Marx and Weber Capitalist

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Society as a whole is more and more splitting up into two great hostile camps, into two great classes directly facing each other -- bourgeoisie and proletariat." This is Karl Marx's biggest mistake: his assumption that all of the societal classes in an industrialized world will coalesce into two remaining classes: wealthy industrial property owners and starving labourers. The critical distinction is between people who work for a living, and people whose money works for them. This is no small distinction, and Marx's divisive description is still echoed today by the political left wing. However, the analogy of "hostile camps" suggests warfare, which in turn suggests that one is somehow a traitor or a deserter if one moves from one "camp" to the other. This is simply not the case; we all strive to become "financially independent" (read: "bourgeoisie") someday, and many of us achieve that goal, even from the humblest beginnings. He also ignored the existence of the middle class (which has actually grown since his era, rather than shrinking away to nothing in his predicted polarization). Most of the middle class has both employment and investment income, and will eventually retire to live off their money, thus making them the true middle ground between wage earners and capitalists: at different stages of their lives, they will be both. Since virtually the entirety of Marx's argument for communism relies upon the assumption of two distinct, polarized, hostile classes, the existence of a viable middle ground literally cuts his knees out from under him.

"The bourgeoisie has stripped of its halo every occupation hitherto honored and looked up to with reverent awe. It has converted the physician, the lawyer, the priest, the poet, the man of science, into its paid wage laborers." This is really just a repetition of his earlier attempt to pretend that society is polarized into those who work and those who live off their money. Now, I don't mean to suggest that our society, either in its current state or in Karl Marx's time, is ideal. However, his artificial polarization was an inaccurate description of events in the 19th century, and his writings proved an inaccurate prediction of events in the 20th century. Events have shown that a free-market system does offer great opportunity for those with ambition and intelligence, contrary to what Karl Marx predicted. Professionals with valuable skills do work for their wages, but it's not a prison; they also invest in things like houses and retirement funds, and most of them will eventually retire on those investments. Moreover, those who would defend him by saying that he couldn't have known about future events would be well advised to consider the fact that all of these objections were also raised in his era. Clearly, his detractors knew something that he didn't.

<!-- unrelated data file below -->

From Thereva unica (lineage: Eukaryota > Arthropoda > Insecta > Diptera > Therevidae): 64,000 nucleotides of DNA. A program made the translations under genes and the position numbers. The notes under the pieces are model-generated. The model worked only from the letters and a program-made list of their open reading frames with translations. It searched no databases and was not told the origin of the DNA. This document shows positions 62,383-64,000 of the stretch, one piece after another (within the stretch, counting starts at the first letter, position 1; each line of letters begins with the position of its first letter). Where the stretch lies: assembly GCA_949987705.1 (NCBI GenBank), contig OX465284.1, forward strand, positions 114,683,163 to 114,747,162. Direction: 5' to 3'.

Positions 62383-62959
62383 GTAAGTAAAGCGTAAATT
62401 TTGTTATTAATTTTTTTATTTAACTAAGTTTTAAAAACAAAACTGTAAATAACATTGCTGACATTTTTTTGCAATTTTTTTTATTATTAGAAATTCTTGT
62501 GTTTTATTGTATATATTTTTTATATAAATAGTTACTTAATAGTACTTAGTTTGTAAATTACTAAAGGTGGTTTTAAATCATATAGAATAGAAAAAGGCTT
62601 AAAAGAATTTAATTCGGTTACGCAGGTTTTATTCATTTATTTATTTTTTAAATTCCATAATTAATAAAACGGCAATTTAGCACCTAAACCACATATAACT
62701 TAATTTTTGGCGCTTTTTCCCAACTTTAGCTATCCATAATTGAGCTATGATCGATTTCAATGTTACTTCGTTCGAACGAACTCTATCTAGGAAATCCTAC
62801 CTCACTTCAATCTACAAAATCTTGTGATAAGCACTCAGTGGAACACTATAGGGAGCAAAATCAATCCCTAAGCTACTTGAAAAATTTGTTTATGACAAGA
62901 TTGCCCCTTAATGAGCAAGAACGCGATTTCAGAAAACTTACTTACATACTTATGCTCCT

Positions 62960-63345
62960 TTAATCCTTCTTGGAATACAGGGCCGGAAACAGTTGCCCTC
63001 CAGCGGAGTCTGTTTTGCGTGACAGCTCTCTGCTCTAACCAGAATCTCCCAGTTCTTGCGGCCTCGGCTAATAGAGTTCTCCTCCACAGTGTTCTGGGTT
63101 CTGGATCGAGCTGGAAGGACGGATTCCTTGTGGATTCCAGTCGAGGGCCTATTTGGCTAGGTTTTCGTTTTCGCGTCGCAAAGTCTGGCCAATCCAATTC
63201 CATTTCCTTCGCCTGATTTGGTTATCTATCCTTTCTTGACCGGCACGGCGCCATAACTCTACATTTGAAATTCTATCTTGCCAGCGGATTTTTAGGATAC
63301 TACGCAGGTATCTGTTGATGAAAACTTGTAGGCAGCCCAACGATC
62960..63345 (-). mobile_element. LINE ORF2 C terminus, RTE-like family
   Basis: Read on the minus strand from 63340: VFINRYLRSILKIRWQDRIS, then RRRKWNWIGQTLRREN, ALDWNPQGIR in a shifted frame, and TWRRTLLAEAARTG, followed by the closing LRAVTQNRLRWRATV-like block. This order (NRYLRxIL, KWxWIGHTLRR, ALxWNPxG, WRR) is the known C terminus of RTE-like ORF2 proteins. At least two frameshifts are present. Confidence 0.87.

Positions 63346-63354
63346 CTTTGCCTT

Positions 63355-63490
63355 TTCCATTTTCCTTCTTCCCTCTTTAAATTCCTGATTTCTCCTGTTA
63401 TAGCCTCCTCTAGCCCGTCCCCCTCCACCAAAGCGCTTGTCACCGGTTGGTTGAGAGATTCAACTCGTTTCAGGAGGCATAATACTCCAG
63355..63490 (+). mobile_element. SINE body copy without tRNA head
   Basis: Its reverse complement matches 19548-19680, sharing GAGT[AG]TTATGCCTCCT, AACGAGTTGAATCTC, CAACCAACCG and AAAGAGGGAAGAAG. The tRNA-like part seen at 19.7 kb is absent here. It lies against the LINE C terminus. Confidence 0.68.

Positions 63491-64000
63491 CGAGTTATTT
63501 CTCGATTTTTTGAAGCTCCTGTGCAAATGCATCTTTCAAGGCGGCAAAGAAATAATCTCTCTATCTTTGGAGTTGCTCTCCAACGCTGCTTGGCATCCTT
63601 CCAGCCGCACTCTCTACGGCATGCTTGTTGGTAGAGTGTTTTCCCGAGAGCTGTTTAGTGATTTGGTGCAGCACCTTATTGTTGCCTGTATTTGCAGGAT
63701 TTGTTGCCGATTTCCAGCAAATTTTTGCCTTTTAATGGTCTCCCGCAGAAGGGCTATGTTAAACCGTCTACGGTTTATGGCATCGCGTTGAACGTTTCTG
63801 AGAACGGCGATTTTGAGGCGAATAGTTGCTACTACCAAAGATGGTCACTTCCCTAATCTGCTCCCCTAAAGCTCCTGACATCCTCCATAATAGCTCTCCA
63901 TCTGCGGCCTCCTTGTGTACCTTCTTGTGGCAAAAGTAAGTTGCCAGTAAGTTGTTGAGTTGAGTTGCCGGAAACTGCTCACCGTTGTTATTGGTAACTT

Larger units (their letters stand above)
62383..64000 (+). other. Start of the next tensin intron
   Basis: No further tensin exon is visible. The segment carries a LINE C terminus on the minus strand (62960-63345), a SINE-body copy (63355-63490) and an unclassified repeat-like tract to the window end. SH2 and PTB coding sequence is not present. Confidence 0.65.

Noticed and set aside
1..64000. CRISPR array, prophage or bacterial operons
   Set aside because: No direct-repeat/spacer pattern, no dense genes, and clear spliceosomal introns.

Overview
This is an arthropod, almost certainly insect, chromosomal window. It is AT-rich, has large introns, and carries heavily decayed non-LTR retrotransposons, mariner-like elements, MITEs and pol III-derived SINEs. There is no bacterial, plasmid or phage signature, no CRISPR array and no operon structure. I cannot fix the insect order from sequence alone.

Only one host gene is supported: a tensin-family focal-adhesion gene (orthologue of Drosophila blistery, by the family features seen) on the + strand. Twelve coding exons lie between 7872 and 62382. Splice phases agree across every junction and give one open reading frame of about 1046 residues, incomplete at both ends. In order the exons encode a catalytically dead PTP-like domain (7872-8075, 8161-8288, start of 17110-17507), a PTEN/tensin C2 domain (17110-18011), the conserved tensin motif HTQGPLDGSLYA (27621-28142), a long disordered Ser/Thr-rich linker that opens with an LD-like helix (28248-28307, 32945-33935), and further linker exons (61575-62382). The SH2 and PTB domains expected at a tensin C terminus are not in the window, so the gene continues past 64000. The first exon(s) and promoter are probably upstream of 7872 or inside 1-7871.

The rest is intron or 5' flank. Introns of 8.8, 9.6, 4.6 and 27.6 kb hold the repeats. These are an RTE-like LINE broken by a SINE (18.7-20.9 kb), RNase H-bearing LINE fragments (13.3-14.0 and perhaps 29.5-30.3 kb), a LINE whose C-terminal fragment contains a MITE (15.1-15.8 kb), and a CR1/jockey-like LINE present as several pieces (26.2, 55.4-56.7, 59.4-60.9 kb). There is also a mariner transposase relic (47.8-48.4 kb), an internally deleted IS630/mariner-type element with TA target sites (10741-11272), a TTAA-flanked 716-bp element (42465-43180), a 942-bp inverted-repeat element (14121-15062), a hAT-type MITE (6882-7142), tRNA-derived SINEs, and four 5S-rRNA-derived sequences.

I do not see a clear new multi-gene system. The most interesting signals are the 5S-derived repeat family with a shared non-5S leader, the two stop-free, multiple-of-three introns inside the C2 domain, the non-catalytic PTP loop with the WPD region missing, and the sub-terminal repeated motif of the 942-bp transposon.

"Modern bourgeois society, with its relations of production, of exchange and of property, a society that has conjured up such gigantic means of production and of exchange, is like the sorcerer who is no longer able to control the powers of the nether world whom he has called up by his spells." Here he tries to portray one of the strengths of the free market as a weakness, by complaining that someone should be in "control". But why does someone have to be in "control" of the economy? "Laissez-faire" capitalism is based on the fact that free markets control themselves. The laws of supply and demand and the free-market forces of competition control the economy, without any government bureacracy holding the reins. The strong survive, the weak perish, and the group as a whole becomes stronger (it is an historical irony that Darwin and Marx published within a dozen years of each other, since Darwinian evolution is analogous to the free-market system which eventually triumphed over Marxism). The only role for the government of a true free-market economy is to ensure free competition rather than monopoly (which destroys...
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